Tuesday, May 17, 2011

What's not a Ghost?

Despite what is shown on television experienced ghost hunters know that 80% of homes, places etc. that are reported as being haunted are not. 

The television industry demands shows be entertaining so it is understandable why they don’t show the real side of ghost hunting. 

But in the real world it is important for people interested in ghost hunting to know the real statistics and use a process of elimination before they pronounce a place haunted.

Ghost hunting teams need to be sure a place is really haunted, before they pronounce it as haunted. The worst disservice they can do to themselves and their clients is to make this kind of mistake. 

It can ruin the groups' reputation and sometimes harm the client.

My team addresses this issue by the following. We actually do not pronounce places haunted, we instead give the evidence, if any, we find to our clients and let them draw their own conclusions. 

This way allows them to decide for themselves based upon their beliefs and values as opposed to ours.

Keep in mind that just because something out of the ordinary is happening does not mean it is paranormal in nature. 

Remember only 20% or less of what is encountered is truly paranormal. Finally, keep it simple—what I mean by this is the simplest explanations are often the best.

Here are a few suggestions on how to follow a process of elimination so the wrong conclusions are not drawn. 

Take a Carpenter Level to investigations, so if something moves on its own you can determine if the floor, table etc. is level or sloped.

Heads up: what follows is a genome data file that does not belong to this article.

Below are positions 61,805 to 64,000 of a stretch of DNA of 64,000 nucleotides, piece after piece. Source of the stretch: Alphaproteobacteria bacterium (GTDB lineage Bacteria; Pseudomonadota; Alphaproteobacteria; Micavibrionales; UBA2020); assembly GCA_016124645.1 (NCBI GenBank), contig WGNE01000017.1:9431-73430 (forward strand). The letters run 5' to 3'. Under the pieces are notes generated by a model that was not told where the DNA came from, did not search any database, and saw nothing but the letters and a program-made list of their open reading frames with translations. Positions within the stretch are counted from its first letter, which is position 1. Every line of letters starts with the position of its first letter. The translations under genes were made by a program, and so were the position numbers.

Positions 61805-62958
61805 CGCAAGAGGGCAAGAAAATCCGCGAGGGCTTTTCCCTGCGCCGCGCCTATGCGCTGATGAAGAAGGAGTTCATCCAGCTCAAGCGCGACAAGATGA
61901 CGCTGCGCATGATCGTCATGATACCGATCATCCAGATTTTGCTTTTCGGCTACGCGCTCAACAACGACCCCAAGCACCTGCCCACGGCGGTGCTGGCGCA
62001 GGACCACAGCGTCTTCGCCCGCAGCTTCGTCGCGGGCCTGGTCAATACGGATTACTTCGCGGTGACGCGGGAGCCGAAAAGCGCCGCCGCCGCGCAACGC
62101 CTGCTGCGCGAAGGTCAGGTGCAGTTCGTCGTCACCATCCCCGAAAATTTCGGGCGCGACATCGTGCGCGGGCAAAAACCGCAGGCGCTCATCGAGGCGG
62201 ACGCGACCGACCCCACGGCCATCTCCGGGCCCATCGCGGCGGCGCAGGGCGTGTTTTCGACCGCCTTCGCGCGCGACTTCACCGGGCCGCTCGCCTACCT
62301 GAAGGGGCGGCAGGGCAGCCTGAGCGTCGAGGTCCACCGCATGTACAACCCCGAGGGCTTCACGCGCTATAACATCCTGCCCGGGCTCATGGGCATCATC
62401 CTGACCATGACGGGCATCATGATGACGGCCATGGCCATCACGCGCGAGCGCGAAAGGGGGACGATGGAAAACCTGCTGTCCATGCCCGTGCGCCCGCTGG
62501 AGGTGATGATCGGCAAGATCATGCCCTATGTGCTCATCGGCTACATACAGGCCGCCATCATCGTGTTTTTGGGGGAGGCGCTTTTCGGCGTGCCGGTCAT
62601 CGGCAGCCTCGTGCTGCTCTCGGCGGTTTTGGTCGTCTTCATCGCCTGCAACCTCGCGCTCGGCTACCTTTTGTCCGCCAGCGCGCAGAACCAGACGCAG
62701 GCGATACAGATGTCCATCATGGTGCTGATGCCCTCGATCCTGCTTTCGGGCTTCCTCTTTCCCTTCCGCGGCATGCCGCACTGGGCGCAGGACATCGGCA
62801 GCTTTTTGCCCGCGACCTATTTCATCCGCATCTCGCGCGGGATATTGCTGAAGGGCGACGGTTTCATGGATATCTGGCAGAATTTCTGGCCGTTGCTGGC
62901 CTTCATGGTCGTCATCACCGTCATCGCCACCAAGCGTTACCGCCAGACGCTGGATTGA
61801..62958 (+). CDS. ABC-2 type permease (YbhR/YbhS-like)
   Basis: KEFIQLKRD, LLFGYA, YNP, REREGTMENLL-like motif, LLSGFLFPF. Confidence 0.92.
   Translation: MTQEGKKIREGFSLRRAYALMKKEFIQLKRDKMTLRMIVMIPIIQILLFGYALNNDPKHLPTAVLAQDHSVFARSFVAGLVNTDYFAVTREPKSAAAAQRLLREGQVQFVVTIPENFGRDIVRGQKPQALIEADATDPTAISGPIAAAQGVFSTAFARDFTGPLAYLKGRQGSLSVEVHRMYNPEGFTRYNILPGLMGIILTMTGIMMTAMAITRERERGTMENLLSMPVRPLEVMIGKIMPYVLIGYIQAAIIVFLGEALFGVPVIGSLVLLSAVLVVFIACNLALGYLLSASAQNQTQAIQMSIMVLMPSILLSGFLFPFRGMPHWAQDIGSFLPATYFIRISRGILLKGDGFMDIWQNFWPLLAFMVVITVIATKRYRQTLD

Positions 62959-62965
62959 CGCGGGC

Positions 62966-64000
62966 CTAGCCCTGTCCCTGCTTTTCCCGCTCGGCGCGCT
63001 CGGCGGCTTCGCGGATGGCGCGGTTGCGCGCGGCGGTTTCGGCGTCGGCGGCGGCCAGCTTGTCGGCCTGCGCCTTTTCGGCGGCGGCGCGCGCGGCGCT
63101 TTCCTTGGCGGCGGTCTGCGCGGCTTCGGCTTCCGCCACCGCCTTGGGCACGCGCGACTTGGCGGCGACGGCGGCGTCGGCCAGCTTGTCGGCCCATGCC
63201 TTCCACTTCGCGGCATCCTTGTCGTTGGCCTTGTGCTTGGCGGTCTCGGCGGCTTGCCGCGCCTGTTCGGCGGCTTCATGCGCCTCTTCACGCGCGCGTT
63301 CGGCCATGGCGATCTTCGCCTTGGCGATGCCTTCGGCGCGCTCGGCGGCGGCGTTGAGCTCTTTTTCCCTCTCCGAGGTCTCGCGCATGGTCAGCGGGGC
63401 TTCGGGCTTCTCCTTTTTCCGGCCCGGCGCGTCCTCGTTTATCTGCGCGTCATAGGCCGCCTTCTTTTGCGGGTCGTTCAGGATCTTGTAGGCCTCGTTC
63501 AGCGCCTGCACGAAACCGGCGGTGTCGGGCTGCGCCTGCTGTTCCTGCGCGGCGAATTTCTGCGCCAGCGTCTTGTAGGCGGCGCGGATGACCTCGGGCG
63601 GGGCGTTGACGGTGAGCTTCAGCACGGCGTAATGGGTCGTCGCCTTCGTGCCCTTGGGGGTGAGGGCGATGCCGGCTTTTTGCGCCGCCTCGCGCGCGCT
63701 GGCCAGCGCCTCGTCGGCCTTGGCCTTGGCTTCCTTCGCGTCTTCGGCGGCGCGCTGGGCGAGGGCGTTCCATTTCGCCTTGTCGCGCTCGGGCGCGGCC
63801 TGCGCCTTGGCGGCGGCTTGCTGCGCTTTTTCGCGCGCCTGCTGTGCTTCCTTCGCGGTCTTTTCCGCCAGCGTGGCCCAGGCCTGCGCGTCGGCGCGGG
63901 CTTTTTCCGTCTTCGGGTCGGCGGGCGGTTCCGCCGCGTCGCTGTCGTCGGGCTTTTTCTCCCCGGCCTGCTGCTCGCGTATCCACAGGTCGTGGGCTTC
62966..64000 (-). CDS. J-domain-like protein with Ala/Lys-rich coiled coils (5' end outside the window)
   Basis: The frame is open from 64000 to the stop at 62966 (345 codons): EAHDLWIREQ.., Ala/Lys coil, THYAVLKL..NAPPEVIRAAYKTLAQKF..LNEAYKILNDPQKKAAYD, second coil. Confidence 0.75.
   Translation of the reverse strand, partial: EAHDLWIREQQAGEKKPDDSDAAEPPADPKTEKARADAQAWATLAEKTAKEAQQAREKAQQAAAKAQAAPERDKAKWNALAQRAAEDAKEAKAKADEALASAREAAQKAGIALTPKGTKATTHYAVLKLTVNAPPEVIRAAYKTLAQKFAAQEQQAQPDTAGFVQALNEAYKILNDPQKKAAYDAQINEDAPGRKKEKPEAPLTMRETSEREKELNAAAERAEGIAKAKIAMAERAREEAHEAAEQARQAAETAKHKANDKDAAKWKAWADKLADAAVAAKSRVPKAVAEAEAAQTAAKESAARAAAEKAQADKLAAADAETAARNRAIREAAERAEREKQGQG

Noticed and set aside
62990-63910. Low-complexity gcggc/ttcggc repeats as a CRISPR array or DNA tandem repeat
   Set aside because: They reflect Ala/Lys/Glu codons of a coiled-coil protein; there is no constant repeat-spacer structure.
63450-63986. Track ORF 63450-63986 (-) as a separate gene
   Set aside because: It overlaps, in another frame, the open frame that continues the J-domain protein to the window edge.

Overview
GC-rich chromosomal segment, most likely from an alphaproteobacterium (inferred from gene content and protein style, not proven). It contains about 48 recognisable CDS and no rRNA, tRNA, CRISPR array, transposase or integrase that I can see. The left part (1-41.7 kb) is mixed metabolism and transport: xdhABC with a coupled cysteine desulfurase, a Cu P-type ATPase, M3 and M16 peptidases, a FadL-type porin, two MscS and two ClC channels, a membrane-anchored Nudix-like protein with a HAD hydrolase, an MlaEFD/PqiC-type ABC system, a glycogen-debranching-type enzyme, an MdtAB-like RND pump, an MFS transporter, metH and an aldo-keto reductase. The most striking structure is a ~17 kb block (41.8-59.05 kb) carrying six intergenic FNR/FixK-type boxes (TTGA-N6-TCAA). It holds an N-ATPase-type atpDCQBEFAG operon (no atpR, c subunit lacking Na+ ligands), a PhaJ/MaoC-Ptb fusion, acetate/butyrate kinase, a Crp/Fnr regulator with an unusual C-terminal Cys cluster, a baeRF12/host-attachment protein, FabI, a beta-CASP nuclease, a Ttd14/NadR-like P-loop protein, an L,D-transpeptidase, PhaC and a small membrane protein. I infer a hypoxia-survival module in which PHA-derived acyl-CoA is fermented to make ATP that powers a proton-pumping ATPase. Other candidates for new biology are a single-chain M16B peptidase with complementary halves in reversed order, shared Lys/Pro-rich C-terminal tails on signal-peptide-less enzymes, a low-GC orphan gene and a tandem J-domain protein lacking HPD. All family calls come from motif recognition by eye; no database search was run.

If the item that moved is lightweight make sure there wasn’t a draft that moved it. Also make sure none of your team was in the room at the time. Sometimes things move because they are bumped.

When you hear things, such as, footsteps during an investigation try to duplicate them before you make up your mind. 

For instance, my group heard very loud banging noises as we listened to an EVP recording, these noises occurred throughout the twenty-five minute recording. But what surprised us was we did not hear these sounds during the session, in fact, it was a quiet, peaceful night—no wind etc. 

But before we made up our minds we went back and tried to duplicate the sounds, we couldn’t. This made what we picked up on the recording even more interesting.

It is best to always check a place out during the day before you do a night investigation. You can spot natural causes better in daylight. 

For example, one of our clients complained of lights turning back on after she had turned them off and locked her store for the night. 

We found an old switch and frayed cords were the cause. It was easier to spot this in the daylight. 

If you find or experience something during an investigation you feel is paranormal always return to the site you investigated so you can check for other causes.

Happy Ghost Hunting!

No comments: